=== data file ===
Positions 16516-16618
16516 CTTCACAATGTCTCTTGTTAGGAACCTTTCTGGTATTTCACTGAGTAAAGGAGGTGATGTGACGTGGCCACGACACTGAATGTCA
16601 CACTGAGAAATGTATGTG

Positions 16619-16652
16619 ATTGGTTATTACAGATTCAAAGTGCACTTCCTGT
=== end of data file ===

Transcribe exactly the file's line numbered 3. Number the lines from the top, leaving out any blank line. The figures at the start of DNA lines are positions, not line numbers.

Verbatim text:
16601 CACTGAGAAATGTATGTG